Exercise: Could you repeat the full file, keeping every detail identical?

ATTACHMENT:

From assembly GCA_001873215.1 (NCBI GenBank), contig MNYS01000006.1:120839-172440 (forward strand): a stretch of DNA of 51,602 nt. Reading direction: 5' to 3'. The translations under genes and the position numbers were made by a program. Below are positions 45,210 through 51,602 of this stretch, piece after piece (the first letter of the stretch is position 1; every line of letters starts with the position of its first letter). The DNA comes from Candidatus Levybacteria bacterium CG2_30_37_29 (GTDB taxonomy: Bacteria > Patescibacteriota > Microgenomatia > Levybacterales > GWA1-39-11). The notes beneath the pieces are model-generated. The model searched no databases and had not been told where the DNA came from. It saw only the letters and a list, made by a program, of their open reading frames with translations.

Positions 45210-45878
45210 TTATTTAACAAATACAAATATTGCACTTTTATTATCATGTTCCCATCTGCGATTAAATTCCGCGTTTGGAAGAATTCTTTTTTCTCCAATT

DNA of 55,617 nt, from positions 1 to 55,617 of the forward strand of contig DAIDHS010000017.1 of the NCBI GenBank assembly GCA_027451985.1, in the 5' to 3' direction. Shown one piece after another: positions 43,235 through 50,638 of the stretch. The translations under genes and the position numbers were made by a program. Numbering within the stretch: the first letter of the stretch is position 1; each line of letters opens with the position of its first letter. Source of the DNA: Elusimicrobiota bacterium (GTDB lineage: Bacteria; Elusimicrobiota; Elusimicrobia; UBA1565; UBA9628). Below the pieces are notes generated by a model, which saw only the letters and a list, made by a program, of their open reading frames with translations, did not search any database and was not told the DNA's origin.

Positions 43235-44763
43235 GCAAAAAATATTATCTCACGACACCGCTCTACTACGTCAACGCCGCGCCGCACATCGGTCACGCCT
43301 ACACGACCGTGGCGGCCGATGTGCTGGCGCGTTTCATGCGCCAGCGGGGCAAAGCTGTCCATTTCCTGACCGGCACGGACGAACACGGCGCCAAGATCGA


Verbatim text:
From assembly GCA_001873215.1 (NCBI GenBank), contig MNYS01000006.1:120839-172440 (forward strand): a stretch of DNA of 51,602 nt. Reading direction: 5' to 3'. The translations under genes and the position numbers were made by a program. Below are positions 45,210 through 51,602 of this stretch, piece after piece (the first letter of the stretch is position 1; every line of letters starts with the position of its first letter). The DNA comes from Candidatus Levybacteria bacterium CG2_30_37_29 (GTDB taxonomy: Bacteria > Patescibacteriota > Microgenomatia > Levybacterales > GWA1-39-11). The notes beneath the pieces are model-generated. The model searched no databases and had not been told where the DNA came from. It saw only the letters and a list, made by a program, of their open reading frames with translations.

Positions 45210-45878
45210 TTATTTAACAAATACAAATATTGCACTTTTATTATCATGTTCCCATCTGCGATTAAATTCCGCGTTTGGAAGAATTCTTTTTTCTCCAATT

DNA of 55,617 nt, from positions 1 to 55,617 of the forward strand of contig DAIDHS010000017.1 of the NCBI GenBank assembly GCA_027451985.1, in the 5' to 3' direction. Shown one piece after another: positions 43,235 through 50,638 of the stretch. The translations under genes and the position numbers were made by a program. Numbering within the stretch: the first letter of the stretch is position 1; each line of letters opens with the position of its first letter. Source of the DNA: Elusimicrobiota bacterium (GTDB lineage: Bacteria; Elusimicrobiota; Elusimicrobia; UBA1565; UBA9628). Below the pieces are notes generated by a model, which saw only the letters and a list, made by a program, of their open reading frames with translations, did not search any database and was not told the DNA's origin.

Positions 43235-44763
43235 GCAAAAAATATTATCTCACGACACCGCTCTACTACGTCAACGCCGCGCCGCACATCGGTCACGCCT
43301 ACACGACCGTGGCGGCCGATGTGCTGGCGCGTTTCATGCGCCAGCGGGGCAAAGCTGTCCATTTCCTGACCGGCACGGACGAACACGGCGCCAAGATCGA